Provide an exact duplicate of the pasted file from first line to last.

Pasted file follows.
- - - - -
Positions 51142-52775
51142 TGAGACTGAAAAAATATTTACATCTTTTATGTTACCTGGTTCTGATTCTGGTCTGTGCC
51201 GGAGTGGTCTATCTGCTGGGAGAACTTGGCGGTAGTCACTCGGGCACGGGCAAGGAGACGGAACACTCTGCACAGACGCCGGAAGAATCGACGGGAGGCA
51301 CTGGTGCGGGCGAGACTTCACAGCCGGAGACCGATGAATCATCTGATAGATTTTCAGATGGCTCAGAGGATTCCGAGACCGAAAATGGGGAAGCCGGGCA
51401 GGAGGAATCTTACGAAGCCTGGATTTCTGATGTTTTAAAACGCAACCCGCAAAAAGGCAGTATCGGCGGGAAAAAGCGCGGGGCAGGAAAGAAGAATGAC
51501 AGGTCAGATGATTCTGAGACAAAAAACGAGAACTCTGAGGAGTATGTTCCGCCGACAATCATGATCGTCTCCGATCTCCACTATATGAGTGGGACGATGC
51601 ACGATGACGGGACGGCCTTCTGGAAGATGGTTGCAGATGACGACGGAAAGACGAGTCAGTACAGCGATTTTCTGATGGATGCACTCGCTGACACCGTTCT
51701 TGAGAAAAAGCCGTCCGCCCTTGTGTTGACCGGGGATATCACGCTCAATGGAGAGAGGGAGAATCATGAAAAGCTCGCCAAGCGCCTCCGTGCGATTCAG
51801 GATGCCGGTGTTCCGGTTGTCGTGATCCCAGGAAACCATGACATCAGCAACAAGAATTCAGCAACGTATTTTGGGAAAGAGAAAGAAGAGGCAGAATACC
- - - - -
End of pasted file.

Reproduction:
Positions 51142-52775
51142 TGAGACTGAAAAAATATTTACATCTTTTATGTTACCTGGTTCTGATTCTGGTCTGTGCC
51201 GGAGTGGTCTATCTGCTGGGAGAACTTGGCGGTAGTCACTCGGGCACGGGCAAGGAGACGGAACACTCTGCACAGACGCCGGAAGAATCGACGGGAGGCA
51301 CTGGTGCGGGCGAGACTTCACAGCCGGAGACCGATGAATCATCTGATAGATTTTCAGATGGCTCAGAGGATTCCGAGACCGAAAATGGGGAAGCCGGGCA
51401 GGAGGAATCTTACGAAGCCTGGATTTCTGATGTTTTAAAACGCAACCCGCAAAAAGGCAGTATCGGCGGGAAAAAGCGCGGGGCAGGAAAGAAGAATGAC
51501 AGGTCAGATGATTCTGAGACAAAAAACGAGAACTCTGAGGAGTATGTTCCGCCGACAATCATGATCGTCTCCGATCTCCACTATATGAGTGGGACGATGC
51601 ACGATGACGGGACGGCCTTCTGGAAGATGGTTGCAGATGACGACGGAAAGACGAGTCAGTACAGCGATTTTCTGATGGATGCACTCGCTGACACCGTTCT
51701 TGAGAAAAAGCCGTCCGCCCTTGTGTTGACCGGGGATATCACGCTCAATGGAGAGAGGGAGAATCATGAAAAGCTCGCCAAGCGCCTCCGTGCGATTCAG
51801 GATGCCGGTGTTCCGGTTGTCGTGATCCCAGGAAACCATGACATCAGCAACAAGAATTCAGCAACGTATTTTGGGAAAGAGAAAGAAGAGGCAGAATACC